First ‘Macaulay Bridge’ Graduates Affirm Success of Initiative to Open Honors College to Community College Transfer Students

First ‘Macaulay Bridge’ Graduates Affirm Success of Initiative to Open Honors College to Community College Transfer Students

 Program Offers Access to Students who Took Nontraditional Paths, Overcame Financial and Personal Hardship

 Second Cohort to Begin at Macaulay-College of Staten Island this Summer


Their journey to a four-year college degree finally ended in January. Carlos Pérez Valle broke down as he recounted the sacrifices his parents made. His classmate, Rohan Sharma reflected on his father, who died unexpectedly seven years ago, and the pride he knew he would have felt. And, observing the tears of his grandmother and mom upon hearing that he completed his studies, Romario Ricketts began crying himself. The three classmates are among the first graduates of the Macaulay Honors Bridge Scholars program — a pilot initiative that increases diversity, equity, and inclusion at the City University of New York by opening the highly-selective Macaulay Honors College to the community college transfer students.

The Bridge program’s first cohort was composed of 18 high-achieving graduates of Bronx Community College and Borough of Manhattan Community College, who enrolled at Macaulay-Lehman College in Fall 2019. They were the first-ever transfer students admitted. Until then, Macaulay Honors College restricted admission to exceptional students who enrolled directly from high school. The two-year-old initiative is scheduled to begin a second cohort this summer. The 20 newest students will be culled from the associate degree program at College of Staten Island and continue their studies at their campus and Macaulay.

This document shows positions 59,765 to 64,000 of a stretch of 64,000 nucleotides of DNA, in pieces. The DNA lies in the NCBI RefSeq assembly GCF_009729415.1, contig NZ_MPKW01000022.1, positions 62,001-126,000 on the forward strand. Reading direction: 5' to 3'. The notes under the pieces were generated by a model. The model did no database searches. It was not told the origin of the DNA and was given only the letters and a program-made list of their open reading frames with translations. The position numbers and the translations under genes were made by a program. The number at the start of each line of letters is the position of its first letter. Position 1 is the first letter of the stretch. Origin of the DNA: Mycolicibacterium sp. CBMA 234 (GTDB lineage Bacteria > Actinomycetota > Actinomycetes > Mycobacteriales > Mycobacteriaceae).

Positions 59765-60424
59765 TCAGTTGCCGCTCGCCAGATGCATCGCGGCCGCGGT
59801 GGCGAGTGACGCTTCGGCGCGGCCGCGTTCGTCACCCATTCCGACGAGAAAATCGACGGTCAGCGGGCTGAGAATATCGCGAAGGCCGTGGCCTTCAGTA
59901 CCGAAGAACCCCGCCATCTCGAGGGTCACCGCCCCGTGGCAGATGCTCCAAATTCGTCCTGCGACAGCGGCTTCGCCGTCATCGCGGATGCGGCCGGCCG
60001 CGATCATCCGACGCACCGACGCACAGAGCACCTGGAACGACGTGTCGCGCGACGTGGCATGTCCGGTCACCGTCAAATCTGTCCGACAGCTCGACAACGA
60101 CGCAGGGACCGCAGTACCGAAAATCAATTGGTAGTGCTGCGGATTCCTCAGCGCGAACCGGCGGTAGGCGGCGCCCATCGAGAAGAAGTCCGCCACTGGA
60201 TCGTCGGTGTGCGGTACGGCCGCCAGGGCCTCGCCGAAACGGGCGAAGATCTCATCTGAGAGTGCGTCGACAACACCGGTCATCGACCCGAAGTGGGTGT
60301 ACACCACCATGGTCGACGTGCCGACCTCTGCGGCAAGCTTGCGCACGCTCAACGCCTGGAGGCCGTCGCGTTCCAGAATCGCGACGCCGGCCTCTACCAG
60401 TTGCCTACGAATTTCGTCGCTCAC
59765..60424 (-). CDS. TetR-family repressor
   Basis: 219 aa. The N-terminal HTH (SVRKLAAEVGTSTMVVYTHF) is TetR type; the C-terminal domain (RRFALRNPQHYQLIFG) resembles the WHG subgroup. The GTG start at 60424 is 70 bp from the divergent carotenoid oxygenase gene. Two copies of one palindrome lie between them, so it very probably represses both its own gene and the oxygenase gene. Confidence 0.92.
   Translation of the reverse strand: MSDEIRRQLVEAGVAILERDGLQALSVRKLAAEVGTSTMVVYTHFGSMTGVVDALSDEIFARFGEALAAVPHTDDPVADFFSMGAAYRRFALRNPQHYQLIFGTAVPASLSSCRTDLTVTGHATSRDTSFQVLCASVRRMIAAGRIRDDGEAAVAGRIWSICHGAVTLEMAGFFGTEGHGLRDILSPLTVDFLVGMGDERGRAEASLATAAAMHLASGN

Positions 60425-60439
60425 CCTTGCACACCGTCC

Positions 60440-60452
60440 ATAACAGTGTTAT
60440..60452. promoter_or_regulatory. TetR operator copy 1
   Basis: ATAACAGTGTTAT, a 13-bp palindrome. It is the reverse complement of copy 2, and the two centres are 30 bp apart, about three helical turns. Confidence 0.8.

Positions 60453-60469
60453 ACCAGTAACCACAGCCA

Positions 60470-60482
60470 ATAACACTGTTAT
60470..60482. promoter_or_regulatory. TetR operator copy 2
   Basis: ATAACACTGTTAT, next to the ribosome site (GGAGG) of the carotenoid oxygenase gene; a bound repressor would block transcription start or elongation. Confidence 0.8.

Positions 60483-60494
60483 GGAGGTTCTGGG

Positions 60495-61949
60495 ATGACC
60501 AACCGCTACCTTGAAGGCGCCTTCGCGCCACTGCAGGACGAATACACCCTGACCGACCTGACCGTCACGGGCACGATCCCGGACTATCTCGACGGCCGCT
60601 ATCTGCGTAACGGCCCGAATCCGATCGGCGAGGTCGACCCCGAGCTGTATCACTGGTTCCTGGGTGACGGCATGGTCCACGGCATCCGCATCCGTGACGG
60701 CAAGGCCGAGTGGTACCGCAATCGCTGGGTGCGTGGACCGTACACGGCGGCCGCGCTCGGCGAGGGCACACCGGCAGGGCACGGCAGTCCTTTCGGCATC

“In expanding the Macaulay Honors Bridge Scholars program, CUNY is strengthening and reinforcing its mission of providing opportunity and access to all New Yorkers, in the process demonstrating there is more than one path to becoming an honors student at CUNY,” said Chancellor Félix V. Matos Rodríguez. “Bridge Scholars enrich the educational atmosphere at Macaulay through the diversity and texture of their backgrounds and experiences. We congratulate the graduates of the first cohort as we welcome the newest group from CSI.”

All Macaulay students receive free tuition (if they are New York residents), laptops, personalized mentoring, priority course registration, financial support for unpaid internships, and a stipend for the summer curriculum. CUNY hopes to expand the Bridge Scholars initiative to all eight CUNY colleges where Macaulay is at — besides Lehman and CSI, those are Baruch, Brooklyn College, City College, Hunter College, John Jay, and Queens College. And with the University’s seven CUNY community colleges operating as talent pipelines. Pérez ValleRicketts, and Sharma graduated on January 1 and a fourth Macaulay Bridge Scholar graduated on February 1. The remaining students from the first cohort are on track to receive their degrees at the end of this semester.

Embraced Opportunity 

Ricketts, who earned a BA in political science, says the inclusion of students from community colleges elevated the classroom experience for all Macaulay students. The 25-year-old grew up in Westmoreland, Jamaica, where he worked for a non-profit that advocated for the rights of sugar cane farmers and lobbied the Jamaican government to designate geographical sites as national landmarks. He wants to study public-interest law so he can help poor and marginalized communities effect change in their lives.

“My high school was located on a former slave plantation in Jamaica,” said Ricketts, who has held internships at the ACLU, Fresh Air Fund, Brennan Center for Justice, and at the Office of the Brooklyn Borough President since starting at CUNY in 2017. “I was able to share my perspective in discussions on racial and social justice-based issues from my experiences that I think really contributed to the quality of the discussions.”

Because of their status as newcomers to Macaulay, Bridge students said they were motivated to work especially hard and prove themselves. What emerged, they said, was a tight-knit group of go-getters who understood that if they made good on their promise, the Bridge program would be viewed as a success, opening up opportunities for another cadre of transfer students.